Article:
OBSERVATIONS: Time to ‘tear up’ baseball’s unwritten rules

By Hal McCoy

UNSOLICITED OBSERVATIONS from The Man Cave, preparing for several short nights of sleep after watching the Cincinnati Reds play on the west coast.

~Isn’t it time to burn baseball’s ‘unwritten rules,’ except how do you burn something that isn’t written. And how can they be ‘rules’ if they’re not written?

It is accepted policy that a team does not steal bases or drop bunts when it has a huge lead. Unwritten rules. That is so much crapola.

One team is throwing the unwritten rules down the crapper. . .well, it would if he had those rules written down somewhere.

The San Francisco Giants are going to run and bunt and swing away this year even if they are ahead, 20-0, in the second inning.

They proved it this week when Steven Duggar stole second base in the second inning with a 10-1 lead. Then Mauricio Dubon dropped a base-hit bunt against the shift in the sixth inning with an 11-2 lead. And the Giants hit two home runs late in the game against Padres position pitcher Will Myers.

That’s the way the game should be played. Try to score until the last out. Isn’t the opposing pitcher still trying to strike out hitters, no matter the score? Sure he is.

Here’s a novel thought: Pitch good enough and hit good enough so you don’t get behind by 10 runs. It is not the other team’s fault and it is no reason for them to turn off the ignition switch.

And doesn’t the other team try to score to catch up? It sure does. There is no clock to run out as there is in football, basketball, hockey and soccer. A losing team can keep scoring and scoring and scoring until it exhausts its final out.

Giants manager Gabe Kapler said it was a decision made in spring training. . .all out, all the time. It is designed not to embarrass anybody, but a ploy to make the other team go deep into its bullpen, wear it out, so the Giants can win the next two games, too, and win the series, not just one game.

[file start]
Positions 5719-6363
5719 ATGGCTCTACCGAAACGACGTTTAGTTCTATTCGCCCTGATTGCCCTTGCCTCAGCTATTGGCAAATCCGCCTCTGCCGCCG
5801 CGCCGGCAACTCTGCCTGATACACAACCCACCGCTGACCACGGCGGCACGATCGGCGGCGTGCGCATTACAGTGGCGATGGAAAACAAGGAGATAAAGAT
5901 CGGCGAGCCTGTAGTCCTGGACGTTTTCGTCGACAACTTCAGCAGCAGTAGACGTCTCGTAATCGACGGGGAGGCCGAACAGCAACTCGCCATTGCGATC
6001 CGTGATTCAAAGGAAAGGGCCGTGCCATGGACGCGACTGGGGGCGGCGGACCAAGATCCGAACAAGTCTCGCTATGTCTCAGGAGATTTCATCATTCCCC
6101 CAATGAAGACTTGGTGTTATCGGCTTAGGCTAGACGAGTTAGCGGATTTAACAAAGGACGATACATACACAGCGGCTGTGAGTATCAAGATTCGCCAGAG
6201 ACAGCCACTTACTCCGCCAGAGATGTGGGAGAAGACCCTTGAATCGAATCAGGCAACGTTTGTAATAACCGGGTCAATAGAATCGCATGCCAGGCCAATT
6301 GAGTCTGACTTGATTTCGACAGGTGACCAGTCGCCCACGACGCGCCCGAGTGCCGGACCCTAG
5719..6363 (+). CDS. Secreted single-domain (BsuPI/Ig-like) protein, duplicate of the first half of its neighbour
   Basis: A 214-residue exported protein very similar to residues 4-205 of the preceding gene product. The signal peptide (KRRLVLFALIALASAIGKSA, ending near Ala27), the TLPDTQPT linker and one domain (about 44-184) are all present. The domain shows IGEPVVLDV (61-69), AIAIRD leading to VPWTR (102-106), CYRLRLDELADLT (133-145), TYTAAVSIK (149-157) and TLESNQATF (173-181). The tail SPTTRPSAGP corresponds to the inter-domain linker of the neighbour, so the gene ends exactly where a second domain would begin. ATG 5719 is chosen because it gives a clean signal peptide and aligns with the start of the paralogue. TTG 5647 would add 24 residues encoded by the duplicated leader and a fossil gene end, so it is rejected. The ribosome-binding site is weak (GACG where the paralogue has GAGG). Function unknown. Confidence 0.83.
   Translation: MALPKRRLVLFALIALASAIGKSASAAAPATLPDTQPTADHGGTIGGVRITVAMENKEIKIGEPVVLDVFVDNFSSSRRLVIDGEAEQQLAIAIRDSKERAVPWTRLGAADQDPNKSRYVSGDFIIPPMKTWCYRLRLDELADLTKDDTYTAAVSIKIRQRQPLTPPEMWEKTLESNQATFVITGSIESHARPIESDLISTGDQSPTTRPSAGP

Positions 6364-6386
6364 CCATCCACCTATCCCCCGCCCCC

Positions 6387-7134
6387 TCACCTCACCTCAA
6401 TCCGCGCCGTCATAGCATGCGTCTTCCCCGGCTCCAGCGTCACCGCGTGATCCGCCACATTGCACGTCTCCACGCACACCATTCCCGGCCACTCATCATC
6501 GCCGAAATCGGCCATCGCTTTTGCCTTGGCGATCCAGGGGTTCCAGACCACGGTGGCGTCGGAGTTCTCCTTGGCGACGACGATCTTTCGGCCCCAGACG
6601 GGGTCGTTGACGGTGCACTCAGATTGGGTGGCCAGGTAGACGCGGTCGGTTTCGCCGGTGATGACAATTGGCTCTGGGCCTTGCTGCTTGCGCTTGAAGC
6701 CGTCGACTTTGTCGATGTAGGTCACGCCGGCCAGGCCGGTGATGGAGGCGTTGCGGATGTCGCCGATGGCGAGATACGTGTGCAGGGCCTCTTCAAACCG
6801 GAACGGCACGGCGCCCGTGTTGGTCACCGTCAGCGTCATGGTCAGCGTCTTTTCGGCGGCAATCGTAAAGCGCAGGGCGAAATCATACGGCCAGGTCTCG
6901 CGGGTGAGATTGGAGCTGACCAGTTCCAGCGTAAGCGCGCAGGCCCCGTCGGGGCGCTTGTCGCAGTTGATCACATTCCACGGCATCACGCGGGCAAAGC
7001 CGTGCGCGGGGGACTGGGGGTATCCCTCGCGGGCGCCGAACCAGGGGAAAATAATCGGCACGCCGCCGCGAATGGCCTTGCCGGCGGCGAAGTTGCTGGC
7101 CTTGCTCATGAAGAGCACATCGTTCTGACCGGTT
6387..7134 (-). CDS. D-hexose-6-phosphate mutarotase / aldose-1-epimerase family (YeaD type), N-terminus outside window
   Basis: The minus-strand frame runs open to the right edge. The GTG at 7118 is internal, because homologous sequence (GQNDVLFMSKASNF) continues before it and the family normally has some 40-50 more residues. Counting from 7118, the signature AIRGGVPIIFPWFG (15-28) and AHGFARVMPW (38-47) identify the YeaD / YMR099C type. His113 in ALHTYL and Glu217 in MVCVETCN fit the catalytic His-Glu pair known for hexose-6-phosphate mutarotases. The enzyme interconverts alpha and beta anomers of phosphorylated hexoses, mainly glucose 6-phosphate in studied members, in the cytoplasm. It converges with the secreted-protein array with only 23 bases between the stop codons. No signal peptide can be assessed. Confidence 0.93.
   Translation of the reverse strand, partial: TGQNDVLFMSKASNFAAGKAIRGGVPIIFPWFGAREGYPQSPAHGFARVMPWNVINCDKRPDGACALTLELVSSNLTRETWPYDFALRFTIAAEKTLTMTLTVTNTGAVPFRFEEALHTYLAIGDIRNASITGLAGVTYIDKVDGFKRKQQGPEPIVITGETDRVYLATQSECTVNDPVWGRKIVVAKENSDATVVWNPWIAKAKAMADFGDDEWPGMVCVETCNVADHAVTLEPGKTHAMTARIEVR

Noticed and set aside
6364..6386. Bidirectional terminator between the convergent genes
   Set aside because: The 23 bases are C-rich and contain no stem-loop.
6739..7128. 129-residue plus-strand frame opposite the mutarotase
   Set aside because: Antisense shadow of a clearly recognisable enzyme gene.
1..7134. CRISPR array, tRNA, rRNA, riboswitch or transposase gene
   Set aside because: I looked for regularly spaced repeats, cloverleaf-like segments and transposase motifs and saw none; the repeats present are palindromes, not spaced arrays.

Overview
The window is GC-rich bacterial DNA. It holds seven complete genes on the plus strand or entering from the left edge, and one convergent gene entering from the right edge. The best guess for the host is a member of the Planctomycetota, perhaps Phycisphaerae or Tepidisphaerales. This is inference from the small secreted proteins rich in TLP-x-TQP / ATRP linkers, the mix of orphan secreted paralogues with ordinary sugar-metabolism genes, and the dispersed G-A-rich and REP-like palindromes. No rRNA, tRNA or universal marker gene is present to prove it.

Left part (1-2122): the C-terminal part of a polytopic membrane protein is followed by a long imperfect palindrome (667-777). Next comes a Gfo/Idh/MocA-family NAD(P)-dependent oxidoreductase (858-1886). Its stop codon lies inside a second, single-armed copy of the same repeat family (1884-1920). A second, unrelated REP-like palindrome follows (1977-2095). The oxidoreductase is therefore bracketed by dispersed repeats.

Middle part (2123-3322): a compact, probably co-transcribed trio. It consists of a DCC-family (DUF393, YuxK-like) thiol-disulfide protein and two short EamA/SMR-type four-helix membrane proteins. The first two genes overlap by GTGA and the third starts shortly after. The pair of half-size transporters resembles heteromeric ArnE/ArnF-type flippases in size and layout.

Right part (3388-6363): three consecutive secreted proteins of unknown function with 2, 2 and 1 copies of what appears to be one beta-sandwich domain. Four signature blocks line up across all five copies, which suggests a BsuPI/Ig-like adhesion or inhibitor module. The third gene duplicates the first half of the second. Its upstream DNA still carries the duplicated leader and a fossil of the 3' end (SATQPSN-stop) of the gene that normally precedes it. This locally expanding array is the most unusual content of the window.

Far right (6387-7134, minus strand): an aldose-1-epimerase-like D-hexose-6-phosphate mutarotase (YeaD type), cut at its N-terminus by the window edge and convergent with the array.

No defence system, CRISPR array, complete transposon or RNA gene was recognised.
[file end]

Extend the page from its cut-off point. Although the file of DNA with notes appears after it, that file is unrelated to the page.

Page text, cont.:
“It’s the best way to win a series,” said Kapler. “We just want to score as many runs as possible, force the other pitcher to throw as many pitches as possible. Our goal is not exclusively to win one game in a series. It is to try to win the entire series. Sometimes that means trying to get a little deeper into the opposition’s bullpen.”

Go Giants, go.

~Former Cincinnati Reds general manager Murray Cook was the man who traded Dave Parker to Oakland for two pitchers, Jose Rijo and Tim Birtsas.

“An Oakland writer told me, ‘You got two good arms in the trade. Both are on Jose Rijo,’” said Cook.

Birtsas was scheduled to pitch against Cleveland in an Ohio Cup game and when asked about it, he said, “What’s the Ohio Cup, a boat race?”

~San Diego pitcher Sean Manaea had a no-hitter through seven innings and was taken out. Why? The infernal pitch count.

LA Dodges pitcher Clayton Kershaw had a perfect game through seven innings and was taken out. Why? The infernal pitch count. Kershaw was at 80 pitches and had struck out 13.

Say one thing about Dodges manager Dave Roberts, good or bad. He is consistent, even if he has no sense of history. He pulled Ross Stripling in his major league debut when he was throwing a no-hitter and in 2016 he yanked Rich Hill after seven innings of a no-hitter.